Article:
The Russell 2000 has crushed the S&P over the past month. Here's why traders continue to favor small caps.» Read More
A year without a 5 percent-plus dip is rare, and 2015 will not be one of them, Deutsche Bank's David Bianco tells CNBC.
Some of the names on the move ahead of the open.
More than half of the S&P 500 is projected to rise by 8 percent in 12 months, according to analysts. Here are the stocks that could rise the most.
With markets near record highs, should retirees take their money and run?
Not much went right for Twitter on Tuesday. But as most analysts abandoned the stock, a few brave souls stood behind its long-term story.
As stocks have risen over the past few years, "Dr. Doom" has become increasingly bearish.
Jim Cramer sees three major forces crushing the stocks that are loved, while causing the daring stocks to be bought. Time for a portfolio rotation?
The "Fast Money" traders give their final trades of the day.
You may be helping a great product to launch, but don't expect financial rewards.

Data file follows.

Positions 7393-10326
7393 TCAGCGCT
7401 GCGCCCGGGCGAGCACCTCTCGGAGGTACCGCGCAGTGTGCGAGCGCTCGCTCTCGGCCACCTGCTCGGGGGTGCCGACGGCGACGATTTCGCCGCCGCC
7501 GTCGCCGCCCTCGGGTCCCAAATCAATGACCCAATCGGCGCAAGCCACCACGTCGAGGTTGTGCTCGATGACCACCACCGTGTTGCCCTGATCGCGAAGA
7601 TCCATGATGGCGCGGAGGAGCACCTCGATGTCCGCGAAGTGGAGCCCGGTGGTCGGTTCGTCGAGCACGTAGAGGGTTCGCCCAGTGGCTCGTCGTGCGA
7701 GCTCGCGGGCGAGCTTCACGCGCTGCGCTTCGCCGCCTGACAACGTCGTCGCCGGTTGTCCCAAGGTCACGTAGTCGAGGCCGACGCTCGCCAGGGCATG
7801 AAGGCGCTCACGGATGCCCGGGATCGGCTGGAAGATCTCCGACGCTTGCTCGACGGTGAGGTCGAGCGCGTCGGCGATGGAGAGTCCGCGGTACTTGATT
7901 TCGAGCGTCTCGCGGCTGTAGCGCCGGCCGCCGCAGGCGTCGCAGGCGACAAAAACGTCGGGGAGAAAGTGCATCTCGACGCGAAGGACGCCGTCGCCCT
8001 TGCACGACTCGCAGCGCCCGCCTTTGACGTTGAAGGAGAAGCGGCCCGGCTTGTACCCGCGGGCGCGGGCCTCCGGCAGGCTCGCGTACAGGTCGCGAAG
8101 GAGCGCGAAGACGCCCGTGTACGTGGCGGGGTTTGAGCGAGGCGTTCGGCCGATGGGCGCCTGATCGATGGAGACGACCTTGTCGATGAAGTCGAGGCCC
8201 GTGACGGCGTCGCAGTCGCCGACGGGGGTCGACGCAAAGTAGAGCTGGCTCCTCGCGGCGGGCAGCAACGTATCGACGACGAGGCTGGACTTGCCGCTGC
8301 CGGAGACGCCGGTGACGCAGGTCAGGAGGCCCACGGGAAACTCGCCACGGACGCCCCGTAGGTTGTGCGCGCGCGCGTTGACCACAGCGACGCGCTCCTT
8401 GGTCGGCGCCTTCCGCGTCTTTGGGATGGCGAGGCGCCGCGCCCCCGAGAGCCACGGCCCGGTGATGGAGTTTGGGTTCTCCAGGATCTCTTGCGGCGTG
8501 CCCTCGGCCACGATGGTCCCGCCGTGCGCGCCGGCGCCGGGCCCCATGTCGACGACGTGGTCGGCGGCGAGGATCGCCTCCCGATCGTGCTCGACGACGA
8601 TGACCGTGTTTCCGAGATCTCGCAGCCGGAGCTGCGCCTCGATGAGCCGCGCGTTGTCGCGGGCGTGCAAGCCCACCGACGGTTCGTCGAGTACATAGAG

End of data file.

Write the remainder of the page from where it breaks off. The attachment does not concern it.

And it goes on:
Chipotle burrito & your favorite Starbucks coffee delivered fast? No problem! Jim Cramer spoke to the CEO of Postmates, which has delivery on demand.
John Burbank, Passport Capital founder, said there will be deflationary outcomes in the tech industry over the next 10 years.
Jim Cramer sees some major opportunity for Google to explode into a total goldmine, thanks to the help of Twitter.
The first-quarter gross domestic product report put several dents in popular Wall Street economic narratives, none of which bode well for growth.
Small chance Fed will hike in June.
Take a look at some of Wednesday's after-hours buzz: Yelp, Glu Mobile, Baidu & more
With all eyes on the Federal Reserve Wednesday, Pimco's Scott Mather said this is what he's focusing on.
Investors upped their bets that the FOMC would hike interest rates this year, according to CME Group data
This is a comparison of today's FOMC statement with the one issued after the Fed's previous policy-making meeting on March 18.
The really weak economic numbers—particularly the disappointing GDP—implies two trades could be coming a bit unwound.
The surge in M&A isn't likely to subside anytime soon, according to two senior bankers from Goldman Sachs and Citigoup.